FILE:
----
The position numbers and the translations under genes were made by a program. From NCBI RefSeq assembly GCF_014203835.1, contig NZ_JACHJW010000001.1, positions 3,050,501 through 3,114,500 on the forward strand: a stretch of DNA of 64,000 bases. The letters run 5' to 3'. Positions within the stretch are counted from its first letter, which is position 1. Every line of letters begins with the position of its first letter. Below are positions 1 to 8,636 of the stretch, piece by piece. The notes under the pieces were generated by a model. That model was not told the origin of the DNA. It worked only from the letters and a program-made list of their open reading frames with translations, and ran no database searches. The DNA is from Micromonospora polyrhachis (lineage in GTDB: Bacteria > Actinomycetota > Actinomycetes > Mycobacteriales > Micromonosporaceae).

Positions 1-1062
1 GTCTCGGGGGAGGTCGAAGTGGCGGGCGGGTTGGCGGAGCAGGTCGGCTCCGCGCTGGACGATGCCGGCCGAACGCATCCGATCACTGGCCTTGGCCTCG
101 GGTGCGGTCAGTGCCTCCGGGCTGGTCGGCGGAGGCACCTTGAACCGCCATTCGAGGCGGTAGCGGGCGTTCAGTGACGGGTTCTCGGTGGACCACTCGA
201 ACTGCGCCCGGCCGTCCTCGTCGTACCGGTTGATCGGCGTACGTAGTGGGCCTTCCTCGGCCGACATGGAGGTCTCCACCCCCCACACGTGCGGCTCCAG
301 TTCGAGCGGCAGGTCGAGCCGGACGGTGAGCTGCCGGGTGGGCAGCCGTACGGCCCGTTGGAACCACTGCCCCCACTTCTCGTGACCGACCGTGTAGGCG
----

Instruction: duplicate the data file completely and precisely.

The position numbers and the translations under genes were made by a program. From NCBI RefSeq assembly GCF_014203835.1, contig NZ_JACHJW010000001.1, positions 3,050,501 through 3,114,500 on the forward strand: a stretch of DNA of 64,000 bases. The letters run 5' to 3'. Positions within the stretch are counted from its first letter, which is position 1. Every line of letters begins with the position of its first letter. Below are positions 1 to 8,636 of the stretch, piece by piece. The notes under the pieces were generated by a model. That model was not told the origin of the DNA. It worked only from the letters and a program-made list of their open reading frames with translations, and ran no database searches. The DNA is from Micromonospora polyrhachis (lineage in GTDB: Bacteria > Actinomycetota > Actinomycetes > Mycobacteriales > Micromonosporaceae).

Positions 1-1062
1 GTCTCGGGGGAGGTCGAAGTGGCGGGCGGGTTGGCGGAGCAGGTCGGCTCCGCGCTGGACGATGCCGGCCGAACGCATCCGATCACTGGCCTTGGCCTCG
101 GGTGCGGTCAGTGCCTCCGGGCTGGTCGGCGGAGGCACCTTGAACCGCCATTCGAGGCGGTAGCGGGCGTTCAGTGACGGGTTCTCGGTGGACCACTCGA
201 ACTGCGCCCGGCCGTCCTCGTCGTACCGGTTGATCGGCGTACGTAGTGGGCCTTCCTCGGCCGACATGGAGGTCTCCACCCCCCACACGTGCGGCTCCAG
301 TTCGAGCGGCAGGTCGAGCCGGACGGTGAGCTGCCGGGTGGGCAGCCGTACGGCCCGTTGGAACCACTGCCCCCACTTCTCGTGACCGACCGTGTAGGCG